Maisie, Mandragora and more, as this week Whovian Leap takes a look at masks in Doctor Who.
“Maisie Maisie! Give me your answer do! I’m half crazy to find out your role in Who!” – forgive me spoilerphobes, but it seems that some filming pics actually leaked last week and we now know a little more about Maisie Williams’ role in Series 9. Fear not, all I dare to reveal here is that the actress was seen sporting a mask, which brings us nicely onto this week’s subject. Masks in Doctor Who.
Let’s start with Koquillion! Here he is, scaring poor Vicky in “The Rescue”. Isn’t he just one of your traditional monsters? Where’s the mask? Well, I am afraid you will just have to watch this little gem of a two parter to find out…
Oh my giddy aunt, future cartoon superhero Karkus has come to life in “The Mind Robber”. Zoe can’t believe her eyes and neither can modern day viewers!
Masks a gogo in “Terror of the Autons”, courtesy of the Master and his partners in plastic, the Nestene Consciousness.
Linguists may rise their eyebrows over some peculiar spelling in “The Masque of Mandragora” but some pre-DVD Whovians used to scratch their heads over the title’s pronunciation. Alas, there were no phonetic symbols in the Target novels!
Many a mask in the Matrix in “The Deadly Assassin”!
Trapped in his Martian prison, Sutekh wore the one of the most iconic masks in Who.
In one of the series’ most dramatic cliffhangers the Jagaroth rips off his mask to reveal the Count’s true identity (City of Death)
In order to hide his gruesome features from the world, Sharez Jek chose to wore a mask. In “The Caves of Androzani” Peri unfortunately saw what lay underneath, in one of the most moving and best acted scenes in the history of the show.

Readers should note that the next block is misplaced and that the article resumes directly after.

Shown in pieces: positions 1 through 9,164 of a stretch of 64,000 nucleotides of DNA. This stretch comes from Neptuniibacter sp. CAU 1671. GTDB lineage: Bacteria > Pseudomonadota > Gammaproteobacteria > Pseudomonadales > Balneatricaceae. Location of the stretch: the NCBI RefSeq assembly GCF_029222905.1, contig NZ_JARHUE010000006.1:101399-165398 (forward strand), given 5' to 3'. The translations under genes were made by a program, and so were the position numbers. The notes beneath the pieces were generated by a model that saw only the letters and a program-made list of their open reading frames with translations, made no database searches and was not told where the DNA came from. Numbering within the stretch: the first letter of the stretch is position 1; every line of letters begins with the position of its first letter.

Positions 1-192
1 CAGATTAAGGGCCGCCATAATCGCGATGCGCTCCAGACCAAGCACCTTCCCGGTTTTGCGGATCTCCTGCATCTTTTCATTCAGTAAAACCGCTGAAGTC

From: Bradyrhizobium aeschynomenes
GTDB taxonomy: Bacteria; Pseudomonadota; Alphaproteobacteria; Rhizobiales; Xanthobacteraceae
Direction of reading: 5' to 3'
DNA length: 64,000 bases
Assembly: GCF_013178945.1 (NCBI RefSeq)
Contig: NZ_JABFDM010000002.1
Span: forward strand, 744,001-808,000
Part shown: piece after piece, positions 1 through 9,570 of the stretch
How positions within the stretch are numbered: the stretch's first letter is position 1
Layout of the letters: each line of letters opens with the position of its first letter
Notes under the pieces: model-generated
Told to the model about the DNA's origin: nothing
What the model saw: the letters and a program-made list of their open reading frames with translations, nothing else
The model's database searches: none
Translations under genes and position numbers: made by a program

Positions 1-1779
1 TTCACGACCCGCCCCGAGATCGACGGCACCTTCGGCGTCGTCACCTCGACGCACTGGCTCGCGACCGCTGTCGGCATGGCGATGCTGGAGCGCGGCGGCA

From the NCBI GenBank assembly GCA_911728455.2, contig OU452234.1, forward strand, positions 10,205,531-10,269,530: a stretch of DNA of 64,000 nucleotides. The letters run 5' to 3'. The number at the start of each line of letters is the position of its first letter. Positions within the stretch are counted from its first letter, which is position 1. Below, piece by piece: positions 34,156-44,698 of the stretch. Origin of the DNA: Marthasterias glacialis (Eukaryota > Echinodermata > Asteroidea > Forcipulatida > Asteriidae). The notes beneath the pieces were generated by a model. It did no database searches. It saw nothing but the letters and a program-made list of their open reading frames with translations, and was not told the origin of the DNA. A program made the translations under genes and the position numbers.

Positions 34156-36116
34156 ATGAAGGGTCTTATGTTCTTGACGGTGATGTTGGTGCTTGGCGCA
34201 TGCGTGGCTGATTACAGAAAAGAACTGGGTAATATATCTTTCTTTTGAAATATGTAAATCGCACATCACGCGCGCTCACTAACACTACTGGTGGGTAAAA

Two stories later nasty Quillam too has wounds to hide in “Vengeance on Varos”.
The Sixth Doctor pronounces his foe’s name with gusto before unmasking Victorian villain, Mr Popplewick. He turns out to be the Doctor’s own evil alter-ego, the Valeyard (The Ultimate Foe).
Master comedian Nord wears an elaborate crash helmet / mask in “The Greatest Show in the Galaxy”.
After years of cancellation, the TV movie was finally shot. And so was the Seventh Doctor! A masked Grace Hollingway operates on his bullet wound, blissfully unaware of the Doctor’s two heart set-up. But before the surgical shenanigans begin, the Doctor pulls down her mask and the Eighth is then able to recognise her post-regeneration. This plot idea came from the great Sylvester McCoy himself.
Is this perhaps the most famous mask of them all in “The Empty Child”? Well-meaning nanogenes have accidentally confused a gas mask with a child’s face and moulded them together. Gas masks have appeared before. Thal and Kaled soldiers wear them in “Genesis of the Daleks”. In “The Poison Sky” it is not only UNIT soldiers but also the Tenth Doctor who wear them. He makes the obvious self-referential joke “Are you my mummy?”
In “42” the temperature rises as we meet this hot-blooded killer in a welding mask.
Tap tap tap tap! Some may not be happy with the UK’s recent choice of Prime Minister, but at least we didn’t end up with Harold Saxon! Here he is, tapping away, as he gases his colleagues to death in “The Sound of Drums”. Without realising it, did RTD symbolically foretell the fate of the Liberal Democrats?
The Eleventh and an unmasked Queen in “The Beast Below”.
The Eleventh handles another mask, this time one belonging to a Silurian warrior.
We meet a masked Clockwork Droid in Series 8 opener “Deep Breath”. These robots first featured in “The Girl in the Fireplace”.
The photo also features the Twelfth Doctor’s reflection. Why is this appropriate? At first Clara couldn’t understand that this new man with an old face was still, deep down, her own beloved Doctor. With a little phone persuasion from Eleven himself, she then realised that his appearance may have changed, but he was still the same man. What further proof is needed? Regeneration after regeneration, a Time Lord’s face is nothing but a mask.